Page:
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The Margin Improvement of Same-Day ACH
Moving to same-day ACH in the U.S. will cost banks on the front end but will lead to margin improvement over the long term. by LOUIS BLATT
Feb 1, 2012  |  0 Comments

Last September, NACHA issued a proposal for same-day processing of Automated Clearing House (ACH) payments. Bankers are now debating among themselves whether this would be a good thing for the industry. After balancing the pros and cons we think the answer is yes.

Many banks would be forgiven for viewing NACHA’s proposals as the latest in a long line of governmental or industry initiatives that, if not designed to erode revenues and raise costs, have certainly had that effect. After all, margin pressure is the number-one concern in banking today – greatly enhanced by recent regulatory restrictions on debit card interchange and overdraft fees – and has long been the challenge in the retail business. Boston Consulting Group has forecast a 7% decrease in annual revenues accompanied by a simultaneous increase in transaction volumes of 9% CAGR over the next ten years. Mandating a shorter time frame in which ACH transactions must be processed and funds made available to receiving banks potentially reduces float and interest revenue and contributes towards this trend.

There are also legitimate questions about how far same-day ACH payments will cannibalize existing income from more lucrative same-day wire transfers, although experience from other schemes globally suggests that the threat of cannibalization may be more theoretical than actual. Even so, it remains a factor for banks concerned about offsetting the costs associated with implementing any new payment scheme.

Higher Margins

Despite such concerns, same-day ACH constitutes a lower-cost alternative to checks, credit and debit, which will allow banks and retailers to compete more effectively by developing new, higher-margin revenue streams. In fact, there is a real opportunity for banks to divert debit and check traffic to same-day ACH and thus greatly improve deteriorating margins (see chart, “The Margin Opportunity of Same-Day ACH”). Check conversion, which currently accounts for approximately 30% of total volumes in the U.S., is the most immediate opportunity. If priced right, it can make sense for corporate customers and retailers who would benefit from same-day funds availability.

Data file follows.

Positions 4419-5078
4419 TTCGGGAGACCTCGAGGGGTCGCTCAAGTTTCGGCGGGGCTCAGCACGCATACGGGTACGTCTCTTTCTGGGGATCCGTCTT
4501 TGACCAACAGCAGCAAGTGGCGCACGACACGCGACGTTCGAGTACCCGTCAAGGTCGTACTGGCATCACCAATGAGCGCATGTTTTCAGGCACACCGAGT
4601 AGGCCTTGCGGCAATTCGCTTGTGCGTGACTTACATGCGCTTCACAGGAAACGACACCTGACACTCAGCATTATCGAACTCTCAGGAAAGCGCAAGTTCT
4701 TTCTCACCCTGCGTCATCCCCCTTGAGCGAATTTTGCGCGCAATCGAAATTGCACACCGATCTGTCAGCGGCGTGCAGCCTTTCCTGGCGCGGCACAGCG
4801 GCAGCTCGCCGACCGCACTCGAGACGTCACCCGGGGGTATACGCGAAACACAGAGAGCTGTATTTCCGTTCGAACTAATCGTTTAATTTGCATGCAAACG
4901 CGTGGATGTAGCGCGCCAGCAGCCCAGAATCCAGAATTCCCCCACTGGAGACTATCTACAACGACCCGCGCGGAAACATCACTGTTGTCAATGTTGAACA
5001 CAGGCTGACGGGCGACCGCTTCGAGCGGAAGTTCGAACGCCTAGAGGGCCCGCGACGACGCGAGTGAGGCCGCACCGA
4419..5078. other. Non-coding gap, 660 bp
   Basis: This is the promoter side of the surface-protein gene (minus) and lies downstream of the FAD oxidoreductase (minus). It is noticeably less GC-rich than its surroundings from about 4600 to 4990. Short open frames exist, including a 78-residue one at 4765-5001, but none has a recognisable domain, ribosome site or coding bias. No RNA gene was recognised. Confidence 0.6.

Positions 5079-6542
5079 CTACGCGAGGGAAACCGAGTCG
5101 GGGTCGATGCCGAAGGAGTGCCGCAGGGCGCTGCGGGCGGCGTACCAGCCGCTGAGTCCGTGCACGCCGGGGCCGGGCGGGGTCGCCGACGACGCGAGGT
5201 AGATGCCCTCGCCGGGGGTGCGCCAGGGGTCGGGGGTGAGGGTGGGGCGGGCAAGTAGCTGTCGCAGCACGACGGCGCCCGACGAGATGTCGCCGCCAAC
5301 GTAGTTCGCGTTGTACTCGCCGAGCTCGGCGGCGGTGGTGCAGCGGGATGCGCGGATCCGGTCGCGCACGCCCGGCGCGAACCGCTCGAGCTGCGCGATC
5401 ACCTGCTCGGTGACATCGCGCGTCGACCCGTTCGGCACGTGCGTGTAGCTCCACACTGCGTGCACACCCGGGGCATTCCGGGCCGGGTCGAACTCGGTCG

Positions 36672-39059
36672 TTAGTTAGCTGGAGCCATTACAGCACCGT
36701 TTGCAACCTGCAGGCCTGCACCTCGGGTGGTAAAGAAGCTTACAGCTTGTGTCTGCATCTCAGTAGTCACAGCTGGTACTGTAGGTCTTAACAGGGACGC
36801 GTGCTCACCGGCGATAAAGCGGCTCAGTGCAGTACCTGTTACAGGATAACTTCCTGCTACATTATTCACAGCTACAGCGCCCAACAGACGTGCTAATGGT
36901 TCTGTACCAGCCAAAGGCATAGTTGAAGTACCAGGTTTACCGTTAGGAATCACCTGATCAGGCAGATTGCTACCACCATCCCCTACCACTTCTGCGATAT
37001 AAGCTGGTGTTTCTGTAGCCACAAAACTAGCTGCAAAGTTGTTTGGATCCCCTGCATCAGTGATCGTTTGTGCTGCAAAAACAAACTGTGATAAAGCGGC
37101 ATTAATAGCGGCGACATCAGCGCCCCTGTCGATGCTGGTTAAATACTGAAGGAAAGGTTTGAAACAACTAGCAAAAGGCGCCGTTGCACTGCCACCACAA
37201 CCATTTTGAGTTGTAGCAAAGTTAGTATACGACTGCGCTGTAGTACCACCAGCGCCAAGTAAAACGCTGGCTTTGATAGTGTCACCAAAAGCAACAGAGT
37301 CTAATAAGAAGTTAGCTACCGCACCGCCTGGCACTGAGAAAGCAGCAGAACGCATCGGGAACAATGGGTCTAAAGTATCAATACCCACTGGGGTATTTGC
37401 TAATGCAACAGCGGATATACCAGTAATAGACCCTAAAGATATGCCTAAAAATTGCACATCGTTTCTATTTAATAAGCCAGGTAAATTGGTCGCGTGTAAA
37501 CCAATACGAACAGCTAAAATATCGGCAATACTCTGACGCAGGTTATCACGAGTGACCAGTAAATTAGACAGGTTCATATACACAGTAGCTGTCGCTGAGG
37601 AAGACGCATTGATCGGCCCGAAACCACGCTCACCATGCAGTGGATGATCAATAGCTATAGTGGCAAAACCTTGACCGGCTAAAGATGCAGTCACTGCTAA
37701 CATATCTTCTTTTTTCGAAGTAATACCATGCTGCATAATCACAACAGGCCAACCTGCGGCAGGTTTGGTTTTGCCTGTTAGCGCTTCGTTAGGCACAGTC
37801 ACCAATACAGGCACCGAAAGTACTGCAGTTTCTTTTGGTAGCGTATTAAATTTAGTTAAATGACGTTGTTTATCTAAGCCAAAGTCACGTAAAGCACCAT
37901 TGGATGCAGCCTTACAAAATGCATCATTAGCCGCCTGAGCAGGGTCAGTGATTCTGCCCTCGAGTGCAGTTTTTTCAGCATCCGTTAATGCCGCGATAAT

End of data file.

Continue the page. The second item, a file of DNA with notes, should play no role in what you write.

The benefits of improved, low-value ACH transfers will be of particular benefit to smaller businesses that tend not to have the volumes needed to negotiate preferential wire transfer rates. From here it is a short step to a series of carefully targeted, premium-priced same-day services that offer differentiation.

Perhaps more importantly, same-day ACH offers banks the opportunity to compete against the new entrants who are targeting consumers and businesses with lower-cost solutions that apply downward pressure on bank’s existing revenues. This is the real challenge for banks, and with the shortened timescales proposed by NACHA, new payment types such as person-to-person (P2P) transactions and mobile payments become more viable. Both areas are set to experience significant growth in volume over the next few years, and same-day ACH gives banks the chance to provide a new, more profitable payment mechanism that maintains the immediacy of mobile but costs a fraction of wire and checks. This is an important step forward for banks as it makes traditional banking services more competitive, while simultaneously allowing them to place a stake in the ground currently dominated by nimble, niche players.

More generally, same-day ACH provides an infrastructure in which the innovations needed to deliver on customer demands for greater convenience, security and relevance are made possible. Although ACH payments may need to become closer to real time before they are able to underpin mobile payment schemes in full, the move to same-day transactions is a positive step.